You Oughta Know
A truly residential campus. More urban schools tend to struggle with getting students to engage in campus life, but that’s not an issue at Tuck, where many students live right on campus. You won’t find everyone rushing out after class to catch the next train or bus home. Many first-year students live on campus in modern residence halls such as the Living and Learning Complex, which features 145 furnished rooms with a private bath and shared spaces such as lounges, study rooms, conference rooms, laundry rooms, and kitchen and dining areas. The fabulous Living and Learning building even features a resource center complete with a copier, fax machine, and supplies that come in handy when students are working late at night on a case with their study groups. An exercise facility, lockers, showers, and changing rooms are available in Whittemore Hall for use by the Tuck community.
Opened in 2009, the Achtmeyer and Pineau-Valencienne Halls are the latest addition to Tuck’s evolving residential village. With demand for on-campus housing growing, Tuck uses the lottery system to assign students to the residence halls, which are only available to single students. Numerous off-campus housing options, including Sachem Village, are available nearby for second-year students and Tuck students with partners or families. Many students live nearby in grand private homes, such as the affectionately named “Burrito Barn” and the “Sky Box,” which are owned by Tuck alumni, with leases passed down from class to class. Tuck’s academic buildings are equipped with the latest in desktop and mobile computing, including facilities for video conferencing and multimedia production.
Facilities. Although some business schools are moving to one large building, Tuck’s campus of several smaller, yet interconnected, buildings maintains the New England charm of the campus. Living and learning spaces are integrated.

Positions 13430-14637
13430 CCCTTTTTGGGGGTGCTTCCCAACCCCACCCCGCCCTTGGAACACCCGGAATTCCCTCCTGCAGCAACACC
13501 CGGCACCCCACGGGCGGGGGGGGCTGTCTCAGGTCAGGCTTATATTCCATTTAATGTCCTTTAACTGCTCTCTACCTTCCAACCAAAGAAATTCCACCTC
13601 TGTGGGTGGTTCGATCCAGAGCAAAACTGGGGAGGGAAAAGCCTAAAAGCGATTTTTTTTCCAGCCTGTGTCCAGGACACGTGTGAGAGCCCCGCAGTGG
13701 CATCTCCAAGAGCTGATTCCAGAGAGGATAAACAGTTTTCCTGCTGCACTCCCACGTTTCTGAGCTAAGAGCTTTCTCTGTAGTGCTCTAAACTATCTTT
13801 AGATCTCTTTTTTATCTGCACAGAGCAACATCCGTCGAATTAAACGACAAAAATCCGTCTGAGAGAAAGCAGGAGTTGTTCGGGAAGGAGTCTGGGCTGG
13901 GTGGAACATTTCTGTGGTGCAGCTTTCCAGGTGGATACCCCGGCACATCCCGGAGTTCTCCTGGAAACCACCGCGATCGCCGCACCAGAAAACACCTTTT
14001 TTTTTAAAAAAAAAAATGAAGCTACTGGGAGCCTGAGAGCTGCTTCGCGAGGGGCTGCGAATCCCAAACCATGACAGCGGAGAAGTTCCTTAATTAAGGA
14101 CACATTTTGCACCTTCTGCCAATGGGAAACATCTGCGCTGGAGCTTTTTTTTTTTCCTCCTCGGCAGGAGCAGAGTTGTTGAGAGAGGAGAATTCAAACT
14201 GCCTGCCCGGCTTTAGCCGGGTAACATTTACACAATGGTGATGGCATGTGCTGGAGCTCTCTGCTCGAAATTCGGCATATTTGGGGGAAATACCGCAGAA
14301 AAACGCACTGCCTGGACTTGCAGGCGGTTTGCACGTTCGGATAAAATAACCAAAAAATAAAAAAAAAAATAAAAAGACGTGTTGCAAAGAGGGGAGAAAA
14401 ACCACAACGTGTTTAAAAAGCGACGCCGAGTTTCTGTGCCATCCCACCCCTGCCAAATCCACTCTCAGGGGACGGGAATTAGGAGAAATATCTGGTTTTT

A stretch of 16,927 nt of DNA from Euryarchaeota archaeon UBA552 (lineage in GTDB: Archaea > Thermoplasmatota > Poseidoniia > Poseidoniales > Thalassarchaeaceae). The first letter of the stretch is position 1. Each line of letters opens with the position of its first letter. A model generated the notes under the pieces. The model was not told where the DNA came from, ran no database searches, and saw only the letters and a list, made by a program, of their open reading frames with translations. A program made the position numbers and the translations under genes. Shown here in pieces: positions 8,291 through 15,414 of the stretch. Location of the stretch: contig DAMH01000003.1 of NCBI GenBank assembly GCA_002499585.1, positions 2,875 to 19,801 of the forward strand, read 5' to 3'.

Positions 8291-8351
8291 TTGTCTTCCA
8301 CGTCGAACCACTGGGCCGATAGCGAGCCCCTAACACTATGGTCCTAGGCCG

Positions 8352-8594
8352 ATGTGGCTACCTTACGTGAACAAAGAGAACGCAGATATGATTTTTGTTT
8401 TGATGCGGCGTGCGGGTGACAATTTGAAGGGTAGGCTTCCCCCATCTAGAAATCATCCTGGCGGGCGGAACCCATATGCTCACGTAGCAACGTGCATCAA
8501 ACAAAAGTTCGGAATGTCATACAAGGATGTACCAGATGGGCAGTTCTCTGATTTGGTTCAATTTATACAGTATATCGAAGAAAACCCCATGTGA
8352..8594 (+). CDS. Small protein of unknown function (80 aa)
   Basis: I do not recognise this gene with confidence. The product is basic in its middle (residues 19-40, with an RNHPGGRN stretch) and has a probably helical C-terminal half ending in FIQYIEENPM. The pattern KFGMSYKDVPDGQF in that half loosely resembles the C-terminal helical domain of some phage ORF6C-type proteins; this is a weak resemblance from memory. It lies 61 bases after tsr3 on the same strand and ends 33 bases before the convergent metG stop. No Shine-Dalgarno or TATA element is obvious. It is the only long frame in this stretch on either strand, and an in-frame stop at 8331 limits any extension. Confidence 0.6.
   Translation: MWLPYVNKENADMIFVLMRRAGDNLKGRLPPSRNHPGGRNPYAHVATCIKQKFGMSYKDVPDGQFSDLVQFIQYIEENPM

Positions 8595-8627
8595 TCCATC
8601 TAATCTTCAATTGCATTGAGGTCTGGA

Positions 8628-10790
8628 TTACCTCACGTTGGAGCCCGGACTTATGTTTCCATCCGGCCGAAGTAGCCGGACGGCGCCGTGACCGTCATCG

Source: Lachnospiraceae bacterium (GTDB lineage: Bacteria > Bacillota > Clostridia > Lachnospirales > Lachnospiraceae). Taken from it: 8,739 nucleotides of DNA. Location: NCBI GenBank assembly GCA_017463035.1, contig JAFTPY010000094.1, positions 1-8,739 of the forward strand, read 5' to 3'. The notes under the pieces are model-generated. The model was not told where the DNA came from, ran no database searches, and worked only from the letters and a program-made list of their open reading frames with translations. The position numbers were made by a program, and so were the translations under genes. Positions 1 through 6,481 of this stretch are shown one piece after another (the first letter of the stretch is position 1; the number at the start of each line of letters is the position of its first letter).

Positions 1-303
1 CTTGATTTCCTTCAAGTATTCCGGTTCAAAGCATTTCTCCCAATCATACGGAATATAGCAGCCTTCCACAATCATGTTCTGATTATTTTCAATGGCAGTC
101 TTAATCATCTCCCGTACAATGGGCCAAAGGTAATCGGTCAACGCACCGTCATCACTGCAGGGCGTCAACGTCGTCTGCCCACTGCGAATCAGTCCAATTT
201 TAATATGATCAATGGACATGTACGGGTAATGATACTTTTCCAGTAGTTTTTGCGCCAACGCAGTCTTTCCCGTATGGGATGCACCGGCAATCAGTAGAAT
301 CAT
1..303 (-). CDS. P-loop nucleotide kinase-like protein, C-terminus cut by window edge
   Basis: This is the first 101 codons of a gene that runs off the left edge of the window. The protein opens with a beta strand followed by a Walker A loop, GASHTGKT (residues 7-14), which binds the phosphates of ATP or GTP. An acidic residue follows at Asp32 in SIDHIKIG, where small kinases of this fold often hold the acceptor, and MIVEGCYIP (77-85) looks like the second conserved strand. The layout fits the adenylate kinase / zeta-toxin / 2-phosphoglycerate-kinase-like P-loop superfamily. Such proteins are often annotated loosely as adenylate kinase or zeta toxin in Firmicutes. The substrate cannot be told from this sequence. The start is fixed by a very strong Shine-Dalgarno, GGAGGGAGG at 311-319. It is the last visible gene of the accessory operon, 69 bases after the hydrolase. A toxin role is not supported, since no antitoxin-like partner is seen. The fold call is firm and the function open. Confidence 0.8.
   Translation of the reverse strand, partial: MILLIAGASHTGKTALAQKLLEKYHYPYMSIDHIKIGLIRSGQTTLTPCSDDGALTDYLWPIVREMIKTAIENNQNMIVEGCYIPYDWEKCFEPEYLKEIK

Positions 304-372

Leadership opportunities. Tuck’s smaller size translates into greater opportunities to get involved in the school. It boasts a large number of professional, cultural, service, and athletic clubs offering opportunities for involvement and leadership, and the administration sees this involvement as a natural part of the leadership development journey at Tuck. Much of your development will come outside of the classroom, so be sure to mention the extracurricular opportunities you plan to get involved with while writing your admissions essays.
Tuck ‘Tails. Since there aren’t any classes on Fridays, Tuckies get together pretty much every Thursday evening for a sponsored happy hour called Tuck ‘Tails. Each week is sponsored by a different club or organization on campus.
Winter Carnival. If you can’t beat (or escape) the weather, go play in it. The annual Tuck Winter Carnival is typically held in February and has become a business school tradition, attracting 14 schools from across the country to compete in various events, parties, and competitions. Although ski races are the premier event, the less athletic will find plenty of activities to enjoy, some even indoors.
Small Group Dinners. A mainstay of the Tuck culture are Small Group Dinners, where students can get to know one another in a friendly and intimate way. This universally beloved tradition is a chance for students, faculty, or staff to host six guests for a casual meal, and it exemplifies the family-like atmosphere that permeates the Tuck culture. In fact, one class felt that this tradition was so core to their Tuck experience that they created a gift to fund one Small Group Dinner every year.
Other must-attend events. In addition to Tuck ‘Tails, Winter Carnival and Small Group Dinners, Tuckies say the other must-attend events include Fall Formal, Tucktober Fest, Diwali (a celebration of Indian dance), the Frosty Jester comedy show, and Tuck Follies musical revue.